In 1942, nearly 120,000 Americans of Japanese ancestry were forced into prisons in the interior because they looked like the enemy. Two of those prison camps were in Arkansas, a land of deep racial divide. Paul Takemoto’s mother and grandparents had been imprisoned in one of the Arkansas camps. Ashamed of his heritage and deeply rebellious, he didn’t want to know the details. A man of powerful revelations: of his past, of his parents’ past and what they mean to his self-identity, he grieves over lost time and years spent fighting a ghost he never understood. After the war, Richard Yada’s family refused to return to California, where violence against Japanese Americans was worse then it had been before the war. They became sharecroppers in Arkansas. But a code of segregation in the South ruled every interaction. A person could be only be black or white. Where did these non-white, non-black newcomers fit in? Mayor Rosalie Gould’s deep Southern accent belies a fierce determination. Her neighbors threatened her life because she had the audacity to see the prisoners not as the enemy, but as Americans who had been wronged.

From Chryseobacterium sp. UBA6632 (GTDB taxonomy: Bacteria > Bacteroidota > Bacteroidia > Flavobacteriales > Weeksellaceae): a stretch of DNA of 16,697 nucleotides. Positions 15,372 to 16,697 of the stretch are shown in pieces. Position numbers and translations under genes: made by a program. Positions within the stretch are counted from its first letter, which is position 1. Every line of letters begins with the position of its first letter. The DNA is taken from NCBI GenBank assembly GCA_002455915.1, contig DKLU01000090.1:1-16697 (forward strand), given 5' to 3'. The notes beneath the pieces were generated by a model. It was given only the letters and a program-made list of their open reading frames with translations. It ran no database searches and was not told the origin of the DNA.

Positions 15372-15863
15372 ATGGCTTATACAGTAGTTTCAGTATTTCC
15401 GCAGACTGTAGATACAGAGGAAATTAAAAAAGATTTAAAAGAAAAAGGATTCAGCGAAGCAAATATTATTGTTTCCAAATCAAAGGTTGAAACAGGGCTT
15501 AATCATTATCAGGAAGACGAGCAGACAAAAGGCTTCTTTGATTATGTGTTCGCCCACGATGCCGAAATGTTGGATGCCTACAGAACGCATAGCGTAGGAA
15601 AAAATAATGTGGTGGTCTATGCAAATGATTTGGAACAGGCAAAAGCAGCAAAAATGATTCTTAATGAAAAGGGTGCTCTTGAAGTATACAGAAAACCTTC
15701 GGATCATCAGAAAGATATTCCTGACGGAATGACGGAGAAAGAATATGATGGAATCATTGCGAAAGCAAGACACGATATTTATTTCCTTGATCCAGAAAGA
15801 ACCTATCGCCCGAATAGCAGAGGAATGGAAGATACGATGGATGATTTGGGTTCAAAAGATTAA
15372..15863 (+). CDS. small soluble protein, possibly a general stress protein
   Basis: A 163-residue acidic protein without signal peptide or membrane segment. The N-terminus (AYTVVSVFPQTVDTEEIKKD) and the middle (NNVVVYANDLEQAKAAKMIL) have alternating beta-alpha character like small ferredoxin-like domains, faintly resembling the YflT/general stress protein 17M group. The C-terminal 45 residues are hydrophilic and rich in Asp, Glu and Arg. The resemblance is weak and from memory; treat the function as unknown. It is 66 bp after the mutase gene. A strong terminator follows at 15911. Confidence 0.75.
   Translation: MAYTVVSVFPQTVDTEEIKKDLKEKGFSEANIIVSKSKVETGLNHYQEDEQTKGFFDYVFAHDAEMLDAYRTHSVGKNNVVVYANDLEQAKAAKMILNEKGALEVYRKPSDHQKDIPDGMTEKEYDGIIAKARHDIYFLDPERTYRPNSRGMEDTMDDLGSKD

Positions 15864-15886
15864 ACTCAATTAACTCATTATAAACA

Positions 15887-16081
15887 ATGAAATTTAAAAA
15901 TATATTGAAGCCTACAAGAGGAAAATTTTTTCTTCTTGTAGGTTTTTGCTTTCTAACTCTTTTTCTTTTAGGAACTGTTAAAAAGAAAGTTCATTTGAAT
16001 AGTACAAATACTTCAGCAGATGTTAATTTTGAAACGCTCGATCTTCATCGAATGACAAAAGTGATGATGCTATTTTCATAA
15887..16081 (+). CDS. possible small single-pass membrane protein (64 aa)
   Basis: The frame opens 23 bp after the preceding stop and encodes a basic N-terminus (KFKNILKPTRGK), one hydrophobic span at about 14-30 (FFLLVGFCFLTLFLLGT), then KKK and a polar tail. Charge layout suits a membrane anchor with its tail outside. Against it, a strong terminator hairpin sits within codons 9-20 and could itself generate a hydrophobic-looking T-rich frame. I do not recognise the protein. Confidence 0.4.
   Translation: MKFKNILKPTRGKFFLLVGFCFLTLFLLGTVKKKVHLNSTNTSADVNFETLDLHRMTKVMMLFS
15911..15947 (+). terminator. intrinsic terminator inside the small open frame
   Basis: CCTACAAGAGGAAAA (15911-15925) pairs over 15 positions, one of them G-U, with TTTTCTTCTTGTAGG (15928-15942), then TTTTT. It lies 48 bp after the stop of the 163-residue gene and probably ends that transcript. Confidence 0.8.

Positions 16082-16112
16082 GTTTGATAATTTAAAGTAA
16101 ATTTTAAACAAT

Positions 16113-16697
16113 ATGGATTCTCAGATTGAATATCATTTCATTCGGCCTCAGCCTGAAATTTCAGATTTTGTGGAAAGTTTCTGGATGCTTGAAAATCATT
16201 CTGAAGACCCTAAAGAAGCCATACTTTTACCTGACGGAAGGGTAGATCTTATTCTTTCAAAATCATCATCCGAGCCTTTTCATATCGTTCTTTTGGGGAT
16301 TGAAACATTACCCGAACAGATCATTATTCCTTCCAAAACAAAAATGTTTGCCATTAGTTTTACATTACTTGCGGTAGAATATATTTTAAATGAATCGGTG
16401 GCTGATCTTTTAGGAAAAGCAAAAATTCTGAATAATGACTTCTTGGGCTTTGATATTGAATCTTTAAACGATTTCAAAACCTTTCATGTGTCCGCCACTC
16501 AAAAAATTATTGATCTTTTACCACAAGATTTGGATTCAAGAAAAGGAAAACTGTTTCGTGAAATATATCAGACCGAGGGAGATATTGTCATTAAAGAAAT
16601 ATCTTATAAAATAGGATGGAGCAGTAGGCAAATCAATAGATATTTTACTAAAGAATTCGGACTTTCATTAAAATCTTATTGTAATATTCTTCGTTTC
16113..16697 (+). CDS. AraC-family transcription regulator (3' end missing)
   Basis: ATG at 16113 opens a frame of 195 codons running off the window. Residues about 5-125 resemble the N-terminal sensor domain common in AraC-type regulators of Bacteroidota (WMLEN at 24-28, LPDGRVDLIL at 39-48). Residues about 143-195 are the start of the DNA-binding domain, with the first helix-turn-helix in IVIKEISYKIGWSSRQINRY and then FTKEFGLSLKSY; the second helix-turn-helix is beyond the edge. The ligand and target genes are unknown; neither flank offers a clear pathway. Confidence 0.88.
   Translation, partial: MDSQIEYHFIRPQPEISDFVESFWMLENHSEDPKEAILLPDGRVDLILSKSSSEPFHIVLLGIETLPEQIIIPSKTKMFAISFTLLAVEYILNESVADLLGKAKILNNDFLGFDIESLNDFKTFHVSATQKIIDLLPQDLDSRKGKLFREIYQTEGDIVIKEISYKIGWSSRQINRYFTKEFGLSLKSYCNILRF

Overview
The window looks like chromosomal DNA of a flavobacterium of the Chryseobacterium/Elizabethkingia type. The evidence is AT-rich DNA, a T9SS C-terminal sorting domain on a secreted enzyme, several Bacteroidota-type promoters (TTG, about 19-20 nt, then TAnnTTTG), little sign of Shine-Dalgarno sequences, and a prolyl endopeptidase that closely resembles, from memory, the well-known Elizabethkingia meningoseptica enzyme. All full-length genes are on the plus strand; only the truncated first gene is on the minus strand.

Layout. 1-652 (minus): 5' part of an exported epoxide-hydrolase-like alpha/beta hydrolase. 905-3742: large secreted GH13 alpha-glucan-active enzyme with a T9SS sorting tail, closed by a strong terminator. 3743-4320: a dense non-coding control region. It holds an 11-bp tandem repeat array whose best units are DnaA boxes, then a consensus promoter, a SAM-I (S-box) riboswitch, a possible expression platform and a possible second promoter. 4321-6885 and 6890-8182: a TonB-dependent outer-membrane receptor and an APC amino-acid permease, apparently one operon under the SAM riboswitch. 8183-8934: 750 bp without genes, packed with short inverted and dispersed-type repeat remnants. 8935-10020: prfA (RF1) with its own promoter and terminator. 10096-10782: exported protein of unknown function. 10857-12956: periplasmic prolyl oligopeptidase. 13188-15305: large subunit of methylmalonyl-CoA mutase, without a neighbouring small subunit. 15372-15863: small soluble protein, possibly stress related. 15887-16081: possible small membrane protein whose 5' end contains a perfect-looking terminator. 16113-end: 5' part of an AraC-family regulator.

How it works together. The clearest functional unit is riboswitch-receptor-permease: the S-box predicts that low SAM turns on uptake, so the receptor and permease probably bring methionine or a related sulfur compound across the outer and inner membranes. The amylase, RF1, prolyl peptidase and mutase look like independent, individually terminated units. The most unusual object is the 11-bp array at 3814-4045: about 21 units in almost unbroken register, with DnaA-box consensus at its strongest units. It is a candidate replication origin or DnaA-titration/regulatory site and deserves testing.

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The tragedy of the Japanese American incarceration experience didn't end with the people who were in the camp.
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